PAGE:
Community perception of epilepsy and its treatment in onchocerciasis-endemic villages of Maridi county, western equatoria state, South Sudan
To assess the community’s perception of epilepsy and its treatment in onchocerciasis-endemic villages of Maridi County, Western Equatoria State, South Sudan. The study was conducted prior to the setting up of a community-based intervention to manage the important disease burden caused by onchocerciasis-associated epilepsy in these villages.
Five focus group discussions (FGD) were conducted with community leaders and with persons with epilepsy (PWE) and their families between November and December 2019.
Villages close to the Maridi dam were considered to be most affected by epilepsy. Misconceptions about the cause and treatment of epilepsy were identified. Most people believed that epilepsy is caused by bad spirits and is contagious, transmitted through saliva, air, and contact with PWE. Very few participants were aware of the link between onchocerciasis and epilepsy. Persons with epilepsy are restricted in their day-to-day activities and children with epilepsy are often denied going to school. Persons with epilepsy are stigmatized and seen as unfit for marriage. Most participants considered both traditional and medical treatment as ineffective. Uninterrupted anti-seizure treatment continuously was unaffordable for most families with one or more PWE.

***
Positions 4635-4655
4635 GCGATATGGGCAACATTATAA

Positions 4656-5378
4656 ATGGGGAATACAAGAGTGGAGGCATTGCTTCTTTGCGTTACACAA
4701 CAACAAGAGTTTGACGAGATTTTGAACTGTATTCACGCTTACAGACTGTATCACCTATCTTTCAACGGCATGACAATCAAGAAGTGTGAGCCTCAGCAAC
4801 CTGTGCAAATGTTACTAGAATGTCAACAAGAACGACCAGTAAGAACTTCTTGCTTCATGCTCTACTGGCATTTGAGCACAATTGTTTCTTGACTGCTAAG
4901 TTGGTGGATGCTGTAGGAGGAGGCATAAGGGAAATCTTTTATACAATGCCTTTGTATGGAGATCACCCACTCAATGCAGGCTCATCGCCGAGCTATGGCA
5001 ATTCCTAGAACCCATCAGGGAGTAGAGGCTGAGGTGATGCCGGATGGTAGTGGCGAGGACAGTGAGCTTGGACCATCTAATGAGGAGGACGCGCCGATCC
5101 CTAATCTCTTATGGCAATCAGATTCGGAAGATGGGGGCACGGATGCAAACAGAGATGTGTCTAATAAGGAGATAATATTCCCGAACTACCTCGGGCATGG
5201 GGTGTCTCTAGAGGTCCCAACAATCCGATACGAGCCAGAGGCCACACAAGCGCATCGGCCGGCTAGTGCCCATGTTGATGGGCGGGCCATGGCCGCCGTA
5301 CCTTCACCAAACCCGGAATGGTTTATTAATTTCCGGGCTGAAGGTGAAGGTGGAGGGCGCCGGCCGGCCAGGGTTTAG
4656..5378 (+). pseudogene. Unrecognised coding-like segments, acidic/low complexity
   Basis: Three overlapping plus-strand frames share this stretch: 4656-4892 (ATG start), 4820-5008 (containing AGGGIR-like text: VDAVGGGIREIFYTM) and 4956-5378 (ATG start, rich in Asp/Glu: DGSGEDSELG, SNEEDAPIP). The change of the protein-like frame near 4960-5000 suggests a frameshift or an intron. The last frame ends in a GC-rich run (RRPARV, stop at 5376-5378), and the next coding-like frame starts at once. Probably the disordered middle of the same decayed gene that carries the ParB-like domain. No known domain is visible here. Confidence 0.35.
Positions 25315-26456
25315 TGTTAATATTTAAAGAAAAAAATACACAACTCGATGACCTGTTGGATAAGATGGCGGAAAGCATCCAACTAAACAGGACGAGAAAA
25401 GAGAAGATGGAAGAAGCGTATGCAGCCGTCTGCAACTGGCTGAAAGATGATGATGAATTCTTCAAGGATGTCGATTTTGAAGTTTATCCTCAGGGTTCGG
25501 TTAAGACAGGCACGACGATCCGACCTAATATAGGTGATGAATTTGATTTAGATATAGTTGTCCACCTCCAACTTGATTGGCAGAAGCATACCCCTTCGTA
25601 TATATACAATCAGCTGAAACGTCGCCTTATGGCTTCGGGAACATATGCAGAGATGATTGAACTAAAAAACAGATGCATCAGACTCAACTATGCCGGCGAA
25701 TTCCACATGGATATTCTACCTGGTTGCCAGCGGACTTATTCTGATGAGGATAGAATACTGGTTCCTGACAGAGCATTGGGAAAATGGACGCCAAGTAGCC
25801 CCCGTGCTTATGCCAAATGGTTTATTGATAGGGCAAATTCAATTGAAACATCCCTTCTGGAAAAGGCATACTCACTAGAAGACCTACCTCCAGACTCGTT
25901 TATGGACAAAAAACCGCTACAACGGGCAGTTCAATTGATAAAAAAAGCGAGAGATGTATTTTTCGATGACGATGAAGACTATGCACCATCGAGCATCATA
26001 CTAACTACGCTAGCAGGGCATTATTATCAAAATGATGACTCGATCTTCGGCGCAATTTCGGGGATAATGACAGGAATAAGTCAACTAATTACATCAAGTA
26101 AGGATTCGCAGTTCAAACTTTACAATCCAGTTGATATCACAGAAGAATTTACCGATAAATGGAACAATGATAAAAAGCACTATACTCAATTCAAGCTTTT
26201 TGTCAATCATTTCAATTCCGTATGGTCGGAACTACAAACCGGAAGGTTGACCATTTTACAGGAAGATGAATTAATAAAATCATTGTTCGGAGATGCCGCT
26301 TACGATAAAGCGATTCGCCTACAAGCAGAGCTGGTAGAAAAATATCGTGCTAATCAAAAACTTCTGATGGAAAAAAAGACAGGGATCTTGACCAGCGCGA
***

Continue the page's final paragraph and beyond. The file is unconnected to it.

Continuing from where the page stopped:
There is a need to establish a comprehensive epilepsy treatment program which addresses misconceptions about epilepsy and reduces epilepsy-related stigma. Explaining the link between onchocerciasis and epilepsy could lead to a reduction in epilepsy-related stigma.